Dr. David Perlmutter on the Key to Preventing Alzheimer’s Disease


Recently, the United States Food and Drug Administration (FDA) expedited the approval of two types of drugs aimed at addressing β-amyloid, the sticky protein widely recognized as the cause of Alzheimer’s. However, research suggests that decreasing β-amyloids is not the solution to preventing cognitive decline, said David Perlmutter, MD, FACN, ABIHM, at the Integrative Healthcare Symposium in New York City.

"We’re bombarded with the idea that the amyloid hypothesis of Alzheimer's disease is rock solid,” said Dr. Perlmutter, board-certified neurologist and author of Grain Brain, “despite the fact that some of the seminal work in 2006 was found to be fabricated and that the images used for some of the displays of the proteins were actually Photoshopped.”

In fact, anti- β-amyloid drugs haven’t proven to be particularly effective at slowing cognitive decline. According to Dr. Perlmutter, research has shown that while patients treated with anti- β-amyloid drugs showed less cognitive decline than those who didn't take the medication, they still had significant decline. And at 18 months, when patients often experience a substantial and abrupt decline in cognitive function, Dr. Perlmutter explained that both groups showed similar rates of decline.

In addition, the new drugs have been shown to cause adverse side effects. A box warning says that when administered intravenously every other week, these medications can cause brain bleeding and swelling. "But you know, what's a little brain bleeding and swelling anyway," Dr. Perlmutter said.

According to Dr. Perlmutter, one study observed amyloid-related imaging abnormalities (ARIA) in 12.6 percent of treated patients, which included significant changes to the brain, such as hemorrhages and swelling. Dr. Perlmutter said these side effects and the lack of cognitive improvement lead one to question the benefit-risk ratio.

Physicians are led to believe that β-amyloids are the cause of Alzheimer's disease, and we can only treat it with treatments designed to rid the brain, Dr. Perlmutter explained, but that may not be the case. Historical and recent research suggests that beta-amyloid might have protective roles, such as being an antimicrobial peptide or a response to infections (e.g., herpes simplex virus). “Maybe amyloid is there to help us out,” Dr. Perlmutter said. “Maybe the enemy of my enemy is my friend.”

Emerging data indicates that addressing metabolic health with lifestyle interventions is more effective at preventing cognitive decline and Alzheimer's disease than reducing levels of β-amyloids. According to Dr. Perlmutter, Alzheimer's disease begins decades before symptoms like memory loss become apparent. And the changes occurring in the brain leading to Alzheimer's are primarily metabolic.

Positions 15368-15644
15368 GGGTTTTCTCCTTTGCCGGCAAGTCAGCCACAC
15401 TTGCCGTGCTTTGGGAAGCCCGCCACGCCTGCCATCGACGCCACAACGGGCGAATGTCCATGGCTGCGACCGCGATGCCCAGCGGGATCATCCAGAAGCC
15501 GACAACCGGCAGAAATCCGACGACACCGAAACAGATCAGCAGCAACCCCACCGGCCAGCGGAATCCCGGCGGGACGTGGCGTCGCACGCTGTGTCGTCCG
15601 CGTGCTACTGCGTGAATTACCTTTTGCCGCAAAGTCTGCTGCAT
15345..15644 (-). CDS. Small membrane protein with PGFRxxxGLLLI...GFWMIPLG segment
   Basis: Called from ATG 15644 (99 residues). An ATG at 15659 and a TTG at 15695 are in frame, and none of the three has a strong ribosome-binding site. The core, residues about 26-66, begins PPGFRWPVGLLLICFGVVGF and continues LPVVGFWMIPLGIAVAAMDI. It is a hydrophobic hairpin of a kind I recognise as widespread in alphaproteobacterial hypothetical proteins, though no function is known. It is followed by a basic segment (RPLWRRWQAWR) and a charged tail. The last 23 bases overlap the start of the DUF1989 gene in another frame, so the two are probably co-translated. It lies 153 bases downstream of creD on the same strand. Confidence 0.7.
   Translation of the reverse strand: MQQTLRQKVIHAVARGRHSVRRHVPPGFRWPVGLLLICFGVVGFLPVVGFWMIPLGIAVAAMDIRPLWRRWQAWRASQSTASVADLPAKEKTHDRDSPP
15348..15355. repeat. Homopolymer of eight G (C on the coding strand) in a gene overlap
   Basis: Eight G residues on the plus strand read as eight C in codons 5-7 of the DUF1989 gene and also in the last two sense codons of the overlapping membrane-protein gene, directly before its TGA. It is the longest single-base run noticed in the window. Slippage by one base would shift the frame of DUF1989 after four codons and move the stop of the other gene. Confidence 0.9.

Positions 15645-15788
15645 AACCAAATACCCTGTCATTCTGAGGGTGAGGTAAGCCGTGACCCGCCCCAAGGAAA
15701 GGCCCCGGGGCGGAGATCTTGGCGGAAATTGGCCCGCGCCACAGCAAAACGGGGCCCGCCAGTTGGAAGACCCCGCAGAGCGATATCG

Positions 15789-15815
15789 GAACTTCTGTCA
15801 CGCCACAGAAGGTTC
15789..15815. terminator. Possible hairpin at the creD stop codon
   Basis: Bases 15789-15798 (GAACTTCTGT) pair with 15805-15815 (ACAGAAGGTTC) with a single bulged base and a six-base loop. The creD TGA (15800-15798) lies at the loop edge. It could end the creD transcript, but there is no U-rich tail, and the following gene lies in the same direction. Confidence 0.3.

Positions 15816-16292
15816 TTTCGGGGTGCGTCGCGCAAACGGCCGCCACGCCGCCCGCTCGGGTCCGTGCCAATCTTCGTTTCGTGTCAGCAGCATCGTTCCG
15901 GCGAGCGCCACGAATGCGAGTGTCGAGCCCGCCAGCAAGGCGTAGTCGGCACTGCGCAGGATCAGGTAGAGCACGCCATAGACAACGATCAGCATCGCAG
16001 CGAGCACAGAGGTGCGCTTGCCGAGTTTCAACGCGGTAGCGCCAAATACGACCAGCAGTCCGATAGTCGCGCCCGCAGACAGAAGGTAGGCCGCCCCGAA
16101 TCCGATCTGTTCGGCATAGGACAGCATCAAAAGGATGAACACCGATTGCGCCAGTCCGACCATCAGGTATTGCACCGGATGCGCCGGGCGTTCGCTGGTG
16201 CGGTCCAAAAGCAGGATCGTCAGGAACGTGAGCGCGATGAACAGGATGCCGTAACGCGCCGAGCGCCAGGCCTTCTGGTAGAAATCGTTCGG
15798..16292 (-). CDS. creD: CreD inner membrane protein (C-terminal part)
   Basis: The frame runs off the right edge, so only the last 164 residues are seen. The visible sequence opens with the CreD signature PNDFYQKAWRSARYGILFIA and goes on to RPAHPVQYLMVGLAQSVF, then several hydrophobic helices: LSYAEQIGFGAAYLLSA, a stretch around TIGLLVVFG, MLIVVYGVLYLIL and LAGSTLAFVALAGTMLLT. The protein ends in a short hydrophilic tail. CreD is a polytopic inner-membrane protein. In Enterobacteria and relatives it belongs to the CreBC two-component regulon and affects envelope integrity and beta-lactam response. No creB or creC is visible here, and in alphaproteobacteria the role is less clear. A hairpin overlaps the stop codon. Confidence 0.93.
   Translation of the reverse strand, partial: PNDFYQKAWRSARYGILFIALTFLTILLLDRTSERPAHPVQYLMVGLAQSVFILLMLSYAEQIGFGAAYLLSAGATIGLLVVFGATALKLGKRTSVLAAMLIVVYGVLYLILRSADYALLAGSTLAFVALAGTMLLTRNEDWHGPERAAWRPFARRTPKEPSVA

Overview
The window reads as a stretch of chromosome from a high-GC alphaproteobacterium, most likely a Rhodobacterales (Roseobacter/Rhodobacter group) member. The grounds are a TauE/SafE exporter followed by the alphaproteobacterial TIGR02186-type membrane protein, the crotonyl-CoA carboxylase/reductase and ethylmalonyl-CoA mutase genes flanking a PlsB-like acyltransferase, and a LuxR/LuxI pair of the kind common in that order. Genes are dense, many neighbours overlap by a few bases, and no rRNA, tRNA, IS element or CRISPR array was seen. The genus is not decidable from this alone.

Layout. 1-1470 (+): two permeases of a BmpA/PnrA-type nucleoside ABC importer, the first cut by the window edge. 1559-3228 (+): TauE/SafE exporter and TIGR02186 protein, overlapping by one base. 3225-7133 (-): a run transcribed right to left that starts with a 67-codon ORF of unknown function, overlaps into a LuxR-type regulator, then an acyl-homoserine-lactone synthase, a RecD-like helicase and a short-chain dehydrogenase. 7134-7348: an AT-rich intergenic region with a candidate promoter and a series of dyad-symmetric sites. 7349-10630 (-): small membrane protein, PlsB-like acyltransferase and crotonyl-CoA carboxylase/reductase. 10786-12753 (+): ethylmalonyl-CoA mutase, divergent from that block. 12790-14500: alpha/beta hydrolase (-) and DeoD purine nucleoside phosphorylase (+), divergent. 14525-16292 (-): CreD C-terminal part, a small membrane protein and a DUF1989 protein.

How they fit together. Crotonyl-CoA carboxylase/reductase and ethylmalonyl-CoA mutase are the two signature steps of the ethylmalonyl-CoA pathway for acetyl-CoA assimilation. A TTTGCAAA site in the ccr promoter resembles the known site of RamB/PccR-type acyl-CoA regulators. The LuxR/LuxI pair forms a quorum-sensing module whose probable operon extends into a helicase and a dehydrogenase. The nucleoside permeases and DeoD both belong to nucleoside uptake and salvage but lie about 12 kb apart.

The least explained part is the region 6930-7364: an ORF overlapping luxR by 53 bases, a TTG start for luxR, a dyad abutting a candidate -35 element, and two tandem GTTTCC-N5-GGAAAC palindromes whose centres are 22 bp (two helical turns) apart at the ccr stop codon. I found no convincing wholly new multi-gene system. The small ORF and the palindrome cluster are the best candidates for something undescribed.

“Brain glucose hypometabolism, a dysfunction of the brain's ability to metabolize or utilize glucose that happens potentially decades before the clinical manifestation for memory begins to fail,” he said.

Dr. Perlmutter estimated that shifting towards leveraging metabolic health improvements in individual medical care could prevent up to 70 percent of Alzheimer's cases. “While it's important to pull people out of the river,” he said, “it's far more important to find out why they're falling in the first place."

According to Dr. Perlmutter, lifestyle and dietary factors are essential for preventing Alzheimer's and cognitive decline. These include,

  1. Physical Exercise: Dr. Perlmutter stressed that regular physical activity is essential. He said exercise not only boosts general health but also has specific benefits for brain health like brain metabolism and insulin sensitivity, crucial factors in preventing cognitive decline.
  2. Dietary Habits: The importance of a healthy diet cannot be overemphasized, explained Dr. Perlmutter. He suggests a diet that controls blood sugar levels and provides ample fiber to nurture the microbiome.
  3. Nitric Oxide and Cardiovascular Health: Techniques to enhance nitric oxide production, including engaging in physical activity and consuming nitrate-rich foods, can improve blood flow to the brain and support cognitive function, Perlmutter said.
  4. Oral Microbiome: Research indicates a connection between the oral microbiome and overall health, including the brain's health. Dr. Perlmutter said maintaining a balanced oral microbiome through diet and avoiding products that disrupt this balance, like certain mouthwashes, could be crucial in preventing cognitive decline.
  5. Social Integration and Purpose: Dr. Perlmutter also mentioned broader lifestyle factors, such as social integration and having a sense of purpose, that could lower Alzheimer's risk. He noted observations from blue zones around the world where strong relationships and a sense of purpose are more prevalent, and people maintain cognitive health into older age.